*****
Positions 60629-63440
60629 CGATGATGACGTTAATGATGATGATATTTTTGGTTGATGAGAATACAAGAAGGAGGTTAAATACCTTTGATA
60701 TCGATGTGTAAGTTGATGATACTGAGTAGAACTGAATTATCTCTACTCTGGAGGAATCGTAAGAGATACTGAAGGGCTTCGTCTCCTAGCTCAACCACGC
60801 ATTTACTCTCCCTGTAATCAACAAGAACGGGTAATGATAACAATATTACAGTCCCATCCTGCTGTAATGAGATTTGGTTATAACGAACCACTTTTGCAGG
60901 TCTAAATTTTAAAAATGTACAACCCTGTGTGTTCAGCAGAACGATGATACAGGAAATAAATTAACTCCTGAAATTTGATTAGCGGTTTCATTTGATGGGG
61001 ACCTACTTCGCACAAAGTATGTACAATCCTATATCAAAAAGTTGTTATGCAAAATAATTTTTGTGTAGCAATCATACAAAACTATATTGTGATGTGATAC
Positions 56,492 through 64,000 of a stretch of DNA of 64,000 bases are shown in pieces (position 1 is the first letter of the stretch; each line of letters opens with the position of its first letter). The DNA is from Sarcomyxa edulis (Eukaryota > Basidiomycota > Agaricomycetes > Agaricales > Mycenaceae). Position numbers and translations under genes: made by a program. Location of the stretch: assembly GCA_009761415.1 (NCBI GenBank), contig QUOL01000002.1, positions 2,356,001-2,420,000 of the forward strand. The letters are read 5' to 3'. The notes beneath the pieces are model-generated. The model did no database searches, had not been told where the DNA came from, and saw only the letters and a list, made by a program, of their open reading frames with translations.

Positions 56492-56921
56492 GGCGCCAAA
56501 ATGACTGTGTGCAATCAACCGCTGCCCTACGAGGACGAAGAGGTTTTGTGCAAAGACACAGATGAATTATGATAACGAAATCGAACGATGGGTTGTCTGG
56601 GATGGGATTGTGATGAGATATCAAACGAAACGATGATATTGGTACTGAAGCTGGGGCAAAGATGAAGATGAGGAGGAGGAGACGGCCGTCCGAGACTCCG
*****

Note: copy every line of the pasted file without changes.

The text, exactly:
Positions 60629-63440
60629 CGATGATGACGTTAATGATGATGATATTTTTGGTTGATGAGAATACAAGAAGGAGGTTAAATACCTTTGATA
60701 TCGATGTGTAAGTTGATGATACTGAGTAGAACTGAATTATCTCTACTCTGGAGGAATCGTAAGAGATACTGAAGGGCTTCGTCTCCTAGCTCAACCACGC
60801 ATTTACTCTCCCTGTAATCAACAAGAACGGGTAATGATAACAATATTACAGTCCCATCCTGCTGTAATGAGATTTGGTTATAACGAACCACTTTTGCAGG
60901 TCTAAATTTTAAAAATGTACAACCCTGTGTGTTCAGCAGAACGATGATACAGGAAATAAATTAACTCCTGAAATTTGATTAGCGGTTTCATTTGATGGGG
61001 ACCTACTTCGCACAAAGTATGTACAATCCTATATCAAAAAGTTGTTATGCAAAATAATTTTTGTGTAGCAATCATACAAAACTATATTGTGATGTGATAC
Positions 56,492 through 64,000 of a stretch of DNA of 64,000 bases are shown in pieces (position 1 is the first letter of the stretch; each line of letters opens with the position of its first letter). The DNA is from Sarcomyxa edulis (Eukaryota > Basidiomycota > Agaricomycetes > Agaricales > Mycenaceae). Position numbers and translations under genes: made by a program. Location of the stretch: assembly GCA_009761415.1 (NCBI GenBank), contig QUOL01000002.1, positions 2,356,001-2,420,000 of the forward strand. The letters are read 5' to 3'. The notes beneath the pieces are model-generated. The model did no database searches, had not been told where the DNA came from, and saw only the letters and a list, made by a program, of their open reading frames with translations.

Positions 56492-56921
56492 GGCGCCAAA
56501 ATGACTGTGTGCAATCAACCGCTGCCCTACGAGGACGAAGAGGTTTTGTGCAAAGACACAGATGAATTATGATAACGAAATCGAACGATGGGTTGTCTGG
56601 GATGGGATTGTGATGAGATATCAAACGAAACGATGATATTGGTACTGAAGCTGGGGCAAAGATGAAGATGAGGAGGAGGAGACGGCCGTCCGAGACTCCG